June 30/Cork, Ireland/Food & Farm Week -- "Herbs are a rich source of bioactive phytochemicals such as carotenoids, which are known to exert various positive biological effects. However, there is very limited information in the literature regarding the content and bioavailability of carotenoids from commonly consumed herbs," scientists in Cork, Ireland, report.
"Therefore, the objectives of the present study were first, to determine the carotenoid content of eight herbs namely basil (Ocimum basilicum), coriander (Coriandrum sativum), dill (Anethum graveolens), mint (Metha L.), parsley (Petroselinum crispum), rosemary (Rosmarinus officinalis), sage (Salvia officinalis) and tarragon (Artemisia dracunculus L.); and second, to assess carotenoid bioaccessibility from these herbs using a simulated human in vitro digestion model. Carotenoid bioaccessibility is defined as the amount of carotenoids transferred to micelles after digestion when compared with the original amount present in the food. The content of individual carotenoids varied significantly among the herbs tested. Carotenoid bioaccessibility varied from 0 to 42.8%. Basil and coriander, and their respective micelles, contained the highest levels of beta-carotene, beta-cryptoxanthin, and lutein + zeaxanthin," wrote T. Daly and colleagues.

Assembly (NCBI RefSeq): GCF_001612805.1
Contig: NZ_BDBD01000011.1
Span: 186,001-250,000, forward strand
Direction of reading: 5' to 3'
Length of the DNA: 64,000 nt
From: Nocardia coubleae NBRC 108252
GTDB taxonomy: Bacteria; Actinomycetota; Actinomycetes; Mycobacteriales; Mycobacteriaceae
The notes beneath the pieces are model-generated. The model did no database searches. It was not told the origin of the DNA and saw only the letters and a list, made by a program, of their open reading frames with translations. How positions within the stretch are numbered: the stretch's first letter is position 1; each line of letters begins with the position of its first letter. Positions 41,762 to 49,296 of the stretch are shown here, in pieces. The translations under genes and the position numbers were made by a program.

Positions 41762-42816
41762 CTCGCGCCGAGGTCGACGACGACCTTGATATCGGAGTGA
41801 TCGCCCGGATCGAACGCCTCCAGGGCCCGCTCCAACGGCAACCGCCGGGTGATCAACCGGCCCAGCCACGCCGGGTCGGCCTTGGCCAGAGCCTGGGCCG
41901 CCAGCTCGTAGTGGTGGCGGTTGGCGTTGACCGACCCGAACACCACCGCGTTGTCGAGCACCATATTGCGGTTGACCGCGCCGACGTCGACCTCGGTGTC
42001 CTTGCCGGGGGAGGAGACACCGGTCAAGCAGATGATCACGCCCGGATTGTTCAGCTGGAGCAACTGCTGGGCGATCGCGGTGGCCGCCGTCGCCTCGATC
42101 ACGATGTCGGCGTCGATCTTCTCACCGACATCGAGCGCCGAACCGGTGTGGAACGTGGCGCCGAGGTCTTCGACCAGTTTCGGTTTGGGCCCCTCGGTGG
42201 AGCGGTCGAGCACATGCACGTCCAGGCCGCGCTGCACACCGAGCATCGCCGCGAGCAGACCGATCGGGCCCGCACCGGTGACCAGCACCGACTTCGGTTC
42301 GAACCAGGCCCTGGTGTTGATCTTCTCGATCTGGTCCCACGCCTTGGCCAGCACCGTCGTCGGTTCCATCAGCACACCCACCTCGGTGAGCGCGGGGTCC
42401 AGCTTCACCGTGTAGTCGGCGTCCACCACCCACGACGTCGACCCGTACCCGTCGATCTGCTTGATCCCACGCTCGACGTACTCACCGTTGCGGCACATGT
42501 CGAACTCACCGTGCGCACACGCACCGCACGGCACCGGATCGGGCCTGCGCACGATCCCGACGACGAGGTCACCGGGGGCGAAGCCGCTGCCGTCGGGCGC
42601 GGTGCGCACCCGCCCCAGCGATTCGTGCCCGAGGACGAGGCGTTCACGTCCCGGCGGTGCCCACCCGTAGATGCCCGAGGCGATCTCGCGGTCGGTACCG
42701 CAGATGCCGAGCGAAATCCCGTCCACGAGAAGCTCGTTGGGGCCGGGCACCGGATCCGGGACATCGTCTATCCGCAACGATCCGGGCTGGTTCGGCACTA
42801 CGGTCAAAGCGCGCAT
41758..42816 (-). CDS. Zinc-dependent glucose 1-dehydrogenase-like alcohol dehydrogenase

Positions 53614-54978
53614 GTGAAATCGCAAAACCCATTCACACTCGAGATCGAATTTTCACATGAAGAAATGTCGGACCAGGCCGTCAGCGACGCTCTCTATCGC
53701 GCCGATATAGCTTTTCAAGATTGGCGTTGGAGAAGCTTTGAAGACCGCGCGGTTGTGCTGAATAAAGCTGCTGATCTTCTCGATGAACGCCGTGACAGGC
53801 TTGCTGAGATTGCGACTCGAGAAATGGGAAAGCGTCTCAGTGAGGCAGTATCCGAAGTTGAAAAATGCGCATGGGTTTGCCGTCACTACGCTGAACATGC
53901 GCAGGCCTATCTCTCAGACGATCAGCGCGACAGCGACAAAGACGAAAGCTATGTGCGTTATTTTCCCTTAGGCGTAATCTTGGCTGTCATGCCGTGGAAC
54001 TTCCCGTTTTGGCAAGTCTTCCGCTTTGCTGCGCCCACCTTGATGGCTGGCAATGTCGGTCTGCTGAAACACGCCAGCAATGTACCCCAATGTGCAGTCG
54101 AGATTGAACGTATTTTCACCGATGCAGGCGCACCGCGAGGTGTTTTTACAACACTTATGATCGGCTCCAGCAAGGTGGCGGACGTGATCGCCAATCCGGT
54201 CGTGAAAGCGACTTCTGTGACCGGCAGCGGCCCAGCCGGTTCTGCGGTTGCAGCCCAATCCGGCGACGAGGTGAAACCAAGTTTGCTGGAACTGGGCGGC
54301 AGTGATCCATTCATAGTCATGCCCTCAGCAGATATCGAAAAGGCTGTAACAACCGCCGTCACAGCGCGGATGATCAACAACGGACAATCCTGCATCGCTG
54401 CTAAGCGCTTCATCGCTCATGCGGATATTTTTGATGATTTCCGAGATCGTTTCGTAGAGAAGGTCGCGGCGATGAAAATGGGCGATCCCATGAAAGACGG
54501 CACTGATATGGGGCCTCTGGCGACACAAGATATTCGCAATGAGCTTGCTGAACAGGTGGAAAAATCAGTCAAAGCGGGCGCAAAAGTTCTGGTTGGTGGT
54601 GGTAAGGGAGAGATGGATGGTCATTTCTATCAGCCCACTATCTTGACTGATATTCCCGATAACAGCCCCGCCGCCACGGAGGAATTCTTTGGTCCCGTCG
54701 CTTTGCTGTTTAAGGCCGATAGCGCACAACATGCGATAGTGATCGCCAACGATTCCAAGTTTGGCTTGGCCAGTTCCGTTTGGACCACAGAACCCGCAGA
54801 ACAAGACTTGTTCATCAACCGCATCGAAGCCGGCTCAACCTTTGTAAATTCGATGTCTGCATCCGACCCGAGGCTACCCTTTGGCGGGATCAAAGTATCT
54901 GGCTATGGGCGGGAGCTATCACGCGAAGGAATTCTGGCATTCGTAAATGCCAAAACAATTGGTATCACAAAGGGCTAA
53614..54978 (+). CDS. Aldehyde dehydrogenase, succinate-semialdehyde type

The researchers concluded, "Our findings show that herbs are rich sources of carotenoids and that these foods can significantly contribute to the intake of bioaccessible carotenoids."
Daly and colleagues published their study in Plant Foods for Human Nutrition ("Carotenoid Content of Commonly Consumed Herbs and Assessment of Their Bioaccessibility Using an In Vitro Digestion Model." Plant Foods for Human Nutrition, 2010;65(2):164-169).
For more information, contact S.A. Aherne, University of College Cork, Dept. of Nutrition & Food Science, Cork, Ireland.
From the July 2, 2010, Prepared Foods' Daily News
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